Use this URL to cite or link to this record in EThOS: http://ethos.bl.uk/OrderDetails.do?uin=uk.bl.ethos.577220
Title: Application of mobile and Internet technologies for the investigation of human relationships with soundscapes
Author: Mydlarz, C. A.
Awarding Body: University of Salford
Current Institution: University of Salford
Date of Award: 2013
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Abstract:
This thesis presents a methodology for soundscape research, utilising consumer mobile and internet technologies. This has been used to gather objective environmental data, as well as subjective data from participants in-situ. A total of 323 untrained members of the public have submitted soundscape recordings from around the world. For the first time, participant choice has been factored into soundscape research, where members of the public decide which sound environments are investigated. Human relationships with their sound environments have been investigated, with a number of findings corresponding with those of other studies utilising entirely different methodologies. In addition, a number of new findings have been made to contribute to the field. The two extracted subjective principal components of ’Appreciation’ and ’Dynamics’ has shown a solid validation of the project’s methodology, due to their similarities with a number of other studies utilising different techniques of data retrieval. The distinctive groupings of the different soundscape types within this factor space defined by the extracted components reveals the perceptual differences between the soundscape categories: urban, rural, urban public space and urban park. The activity a person is involved in while making their submission has shown to be influential in soundscape appraisal, with relaxation and recreation situations resulting in increased soundscape appreciation. The reasons behind a soundscape submission have revealed significant differences in subjective response. The positive interpretation of the term soundscape has resulted in a majority of positive reasons for participation. Soundscapes that arise from a participant’s daily routine are generally less appreciated than soundscapes containing a particular sound source focus. The highest levels of appreciation were observed in soundscapes whose focus is on a specific activity that the participant is involved in. The interest that a participant has on their soundscape is seen to result in raised levels of appreciation.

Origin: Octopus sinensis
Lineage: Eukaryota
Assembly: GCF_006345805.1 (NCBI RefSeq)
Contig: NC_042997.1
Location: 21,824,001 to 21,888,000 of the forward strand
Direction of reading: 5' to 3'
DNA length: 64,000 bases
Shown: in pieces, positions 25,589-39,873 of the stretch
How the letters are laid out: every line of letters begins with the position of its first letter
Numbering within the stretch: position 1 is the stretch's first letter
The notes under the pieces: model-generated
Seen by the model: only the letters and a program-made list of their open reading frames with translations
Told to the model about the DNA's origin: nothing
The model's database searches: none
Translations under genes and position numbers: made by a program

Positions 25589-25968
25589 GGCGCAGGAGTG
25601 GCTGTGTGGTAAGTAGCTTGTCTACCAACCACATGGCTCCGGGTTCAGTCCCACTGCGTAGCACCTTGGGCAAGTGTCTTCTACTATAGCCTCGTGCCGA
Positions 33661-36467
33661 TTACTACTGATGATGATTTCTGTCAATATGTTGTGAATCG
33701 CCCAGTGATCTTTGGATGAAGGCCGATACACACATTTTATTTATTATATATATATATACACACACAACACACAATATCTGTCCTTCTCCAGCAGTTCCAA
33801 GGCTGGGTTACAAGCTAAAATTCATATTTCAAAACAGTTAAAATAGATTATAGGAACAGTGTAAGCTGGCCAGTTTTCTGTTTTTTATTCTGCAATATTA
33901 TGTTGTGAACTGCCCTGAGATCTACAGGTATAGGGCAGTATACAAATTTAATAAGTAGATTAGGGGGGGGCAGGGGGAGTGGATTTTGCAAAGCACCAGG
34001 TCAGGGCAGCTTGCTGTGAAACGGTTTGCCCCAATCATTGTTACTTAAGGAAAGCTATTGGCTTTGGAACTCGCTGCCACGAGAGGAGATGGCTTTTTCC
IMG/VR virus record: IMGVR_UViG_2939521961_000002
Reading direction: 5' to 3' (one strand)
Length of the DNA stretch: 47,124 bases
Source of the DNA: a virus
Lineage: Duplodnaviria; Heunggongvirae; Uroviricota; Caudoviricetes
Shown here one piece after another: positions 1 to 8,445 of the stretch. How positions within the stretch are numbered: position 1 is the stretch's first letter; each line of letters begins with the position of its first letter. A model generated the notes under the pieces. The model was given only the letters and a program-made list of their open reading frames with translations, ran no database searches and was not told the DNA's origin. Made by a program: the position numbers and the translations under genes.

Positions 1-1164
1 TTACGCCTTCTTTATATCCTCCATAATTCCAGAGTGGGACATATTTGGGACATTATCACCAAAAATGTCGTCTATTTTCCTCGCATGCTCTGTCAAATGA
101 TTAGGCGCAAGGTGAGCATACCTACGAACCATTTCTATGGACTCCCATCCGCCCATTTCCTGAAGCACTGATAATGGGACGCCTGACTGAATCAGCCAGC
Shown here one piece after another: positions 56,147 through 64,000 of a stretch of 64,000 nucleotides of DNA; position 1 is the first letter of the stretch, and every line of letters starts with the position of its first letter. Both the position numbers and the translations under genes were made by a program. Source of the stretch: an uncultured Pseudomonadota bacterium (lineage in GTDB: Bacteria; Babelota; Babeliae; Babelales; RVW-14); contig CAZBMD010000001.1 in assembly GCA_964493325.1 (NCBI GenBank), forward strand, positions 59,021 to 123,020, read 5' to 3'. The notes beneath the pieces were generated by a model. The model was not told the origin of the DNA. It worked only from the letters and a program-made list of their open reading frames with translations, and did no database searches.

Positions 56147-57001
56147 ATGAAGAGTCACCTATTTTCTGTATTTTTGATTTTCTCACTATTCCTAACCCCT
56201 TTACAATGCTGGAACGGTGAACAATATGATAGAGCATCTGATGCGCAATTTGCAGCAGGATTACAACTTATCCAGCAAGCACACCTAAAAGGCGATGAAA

Supervisor: Not available Sponsor: Not available
Qualification Name: Thesis (Ph.D.) Qualification Level: Doctoral
EThOS ID: uk.bl.ethos.577220  DOI: Not available
Keywords: Built and Human Environment ; Health and Wellbeing ; Media, Digital Technology and the Creative Economy
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